The Federal Government is providing $1,500 per eligible employee per fortnight to employers to keep employees connected to their businesses until 27 September 2020. An extension in JobKeeper Payments is also available for eligible organisations and employees until 28 March 2021 at reduced rates.
Payments will be available from the first week in May and will be backdated to the 30th of March. Subsequent payments will be received from the ATO monthly in arrears.
What is GST turnover?
GST turnover for the purposes of the JobKeeper payments is gross income, excluding:
Even if the organisation is not registered for GST, the GST turnover calculation still applies for the purpose of JobKeeper Payment eligibility assessment.
What is the consequence if I get the calculation of the current GST turnover amount wrong?
Entities should make a genuine effort to calculate and report current and projected GST turnover. If you later identify errors in the calculation, you will not be required to re-report to the ATO for JobKeeper, however BAS obligations are still required to be met.
Should we be calculating GST Turnover on a cash or accruals basis?
The ATO has advised that they expect Organisations to use the GST accounting method that is normally used when submitting the BAS. If you normally account for GST on an accruals basis, but seek to calculate on a cash basis (or vice versa), the ATO has advised that they may seek to understand the circumstances for using that basis.
Whichever basis you use must be used consistently in comparing the month or quarter in 2020 with the comparison period.
How do we determine if turnover has decreased by more than 15% or 30% and what is the turnover test period?
The periods for the turnover test comparison can be periods of one month or three months.
If a one month turnover test period is used, it must be one of the following months in 2020:
If a three month period is being used it must be one of the following periods in 2020:
For example, to work out your fall in turnover, you can compare either:
To determine if turnover has decreased by more than 15% or 30% for the first JobKeeper Payment extension period, actual GST turnover must have decreased in the June 2020 quarter and the September 2020 quarter relative to the comparable period (generally the corresponding quarters in 2019).
To determine if turnover has decreased by more than 15% or 30% for the second JobKeeper Payment extension period, actual GST turnover must have decreased in the June, September and December 2020 quarters relative to the comparable periods (generally the corresponding quarters in 2019).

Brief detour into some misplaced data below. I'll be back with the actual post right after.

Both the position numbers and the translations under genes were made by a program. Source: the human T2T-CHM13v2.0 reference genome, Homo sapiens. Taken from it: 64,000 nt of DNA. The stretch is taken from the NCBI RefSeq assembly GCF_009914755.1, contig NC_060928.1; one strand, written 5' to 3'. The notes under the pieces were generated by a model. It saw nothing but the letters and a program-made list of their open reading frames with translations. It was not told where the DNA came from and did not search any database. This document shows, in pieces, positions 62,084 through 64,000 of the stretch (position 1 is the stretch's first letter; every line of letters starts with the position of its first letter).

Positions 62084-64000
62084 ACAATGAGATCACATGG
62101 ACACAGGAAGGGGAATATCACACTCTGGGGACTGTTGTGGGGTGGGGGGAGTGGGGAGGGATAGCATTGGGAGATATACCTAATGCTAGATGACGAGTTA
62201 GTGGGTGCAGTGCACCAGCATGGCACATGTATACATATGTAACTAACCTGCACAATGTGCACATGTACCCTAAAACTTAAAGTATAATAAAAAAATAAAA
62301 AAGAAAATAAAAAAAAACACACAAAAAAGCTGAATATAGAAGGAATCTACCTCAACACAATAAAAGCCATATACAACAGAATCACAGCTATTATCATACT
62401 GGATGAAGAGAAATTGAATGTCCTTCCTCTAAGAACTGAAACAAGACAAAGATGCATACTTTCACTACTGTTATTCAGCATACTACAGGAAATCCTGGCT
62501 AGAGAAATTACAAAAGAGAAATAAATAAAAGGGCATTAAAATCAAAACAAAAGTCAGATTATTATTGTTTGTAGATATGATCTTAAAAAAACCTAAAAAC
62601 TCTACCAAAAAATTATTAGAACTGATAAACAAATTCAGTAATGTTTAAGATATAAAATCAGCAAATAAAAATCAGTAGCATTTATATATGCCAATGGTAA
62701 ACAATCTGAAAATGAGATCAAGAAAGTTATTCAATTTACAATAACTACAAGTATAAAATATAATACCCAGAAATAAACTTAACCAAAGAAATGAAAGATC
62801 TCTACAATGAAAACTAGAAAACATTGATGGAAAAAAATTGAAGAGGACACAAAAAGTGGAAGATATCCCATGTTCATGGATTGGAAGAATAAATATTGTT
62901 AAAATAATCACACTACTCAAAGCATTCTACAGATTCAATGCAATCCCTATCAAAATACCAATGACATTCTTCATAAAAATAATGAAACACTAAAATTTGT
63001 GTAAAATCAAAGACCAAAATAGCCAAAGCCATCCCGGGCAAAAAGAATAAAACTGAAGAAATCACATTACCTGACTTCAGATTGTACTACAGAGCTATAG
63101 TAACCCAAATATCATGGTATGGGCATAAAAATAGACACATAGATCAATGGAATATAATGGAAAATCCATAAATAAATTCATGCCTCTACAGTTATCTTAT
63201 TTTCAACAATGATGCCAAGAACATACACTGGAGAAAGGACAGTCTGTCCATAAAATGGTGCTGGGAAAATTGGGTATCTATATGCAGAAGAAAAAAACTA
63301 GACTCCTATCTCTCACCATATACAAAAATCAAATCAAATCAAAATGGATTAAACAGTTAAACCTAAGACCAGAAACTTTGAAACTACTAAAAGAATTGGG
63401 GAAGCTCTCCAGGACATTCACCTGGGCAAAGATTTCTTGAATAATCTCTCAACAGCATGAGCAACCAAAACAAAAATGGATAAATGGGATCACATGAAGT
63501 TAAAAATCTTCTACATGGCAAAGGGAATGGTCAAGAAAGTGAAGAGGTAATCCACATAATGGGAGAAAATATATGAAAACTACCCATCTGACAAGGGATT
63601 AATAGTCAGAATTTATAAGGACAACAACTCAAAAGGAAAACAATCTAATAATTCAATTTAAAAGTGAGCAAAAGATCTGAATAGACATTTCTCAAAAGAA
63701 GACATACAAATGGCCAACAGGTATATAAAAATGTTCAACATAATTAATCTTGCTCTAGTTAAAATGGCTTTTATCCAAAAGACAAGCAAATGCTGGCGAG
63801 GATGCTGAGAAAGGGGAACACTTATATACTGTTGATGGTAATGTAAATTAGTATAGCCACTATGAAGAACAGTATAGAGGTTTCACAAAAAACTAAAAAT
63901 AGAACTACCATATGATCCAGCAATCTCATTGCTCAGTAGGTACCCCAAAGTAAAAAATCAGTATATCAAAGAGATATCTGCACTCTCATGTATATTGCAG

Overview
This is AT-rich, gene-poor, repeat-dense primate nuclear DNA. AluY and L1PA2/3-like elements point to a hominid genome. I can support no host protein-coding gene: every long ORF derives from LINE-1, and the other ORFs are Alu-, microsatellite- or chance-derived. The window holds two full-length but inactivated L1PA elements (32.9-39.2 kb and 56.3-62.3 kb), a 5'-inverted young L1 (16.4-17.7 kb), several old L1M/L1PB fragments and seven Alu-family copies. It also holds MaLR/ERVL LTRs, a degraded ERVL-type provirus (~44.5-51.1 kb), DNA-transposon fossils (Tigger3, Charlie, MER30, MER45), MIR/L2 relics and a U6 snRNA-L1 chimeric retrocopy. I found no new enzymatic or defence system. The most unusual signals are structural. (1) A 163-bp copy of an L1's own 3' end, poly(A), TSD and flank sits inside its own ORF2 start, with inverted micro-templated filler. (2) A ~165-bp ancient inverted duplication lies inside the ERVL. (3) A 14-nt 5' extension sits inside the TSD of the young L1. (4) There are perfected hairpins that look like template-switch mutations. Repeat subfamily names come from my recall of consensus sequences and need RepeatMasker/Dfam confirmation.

Further information may be provided by the Federal Government on alternative tests where it is not appropriate to compare actual turnover in a quarter in 2020 with actual turnover in a quarter in 2019.
What is the decline in turnover required to be eligible for the JobKeeper Payment extension?
This has not changed from the first JobKeeper eligibility turnover test.
Actual GST turnover must have dropped by at least 30% for organisations with an aggregated turnover of $1 billion or less (15% for ACNC-registered charities other than universities and non-government schools who are subject to 30%) from a comparable period.
The only difference is that the turnover test will be comparing the actual GST turnover with a comparable period, rather than predicted GST turnover.
I lodge quarterly and for the 2020 June quarter I am predicting my turnover will be down 30% compared to the 2019 June quarter, which month should I select in my application?
You should select the first month of the quarter you predict your quarter will be down, it doesn’t matter which month in the quarter the fall in turnover is expected. For example, select April for the June quarter and select July for the September quarter.
Are donations included in the GST turnover calculations?
Yes, donations that Charities and Deductible Gift Recipients receive or are likely to receive (including the value of non-monetary gifts) are also included in the calculation to work out the current turnover and projected turnover. This means that when Charities and Deductible Gift Recipients have a significant decline in donations they may qualify for the JobKeeper scheme.
Are government grants included in the GST turnover calculation?
Charities (other than schools and universities) are allowed to elect to exclude conditional government grants when calculating the GST turnover for JobKeeper. This will allow employing charities receiving revenue from the government to use either their total turnover, or their turnover excluding government grants, for the purposes of assessing eligibility for the JobKeeper Payment.
Government grants include consideration for supplies you make, received from:
An Australian government agency;
A local government body
The United Nations or its agency
An ACNC-registered charity cannot exclude payments received for providing National Disability Insurance Scheme (NDIS) services from its turnover.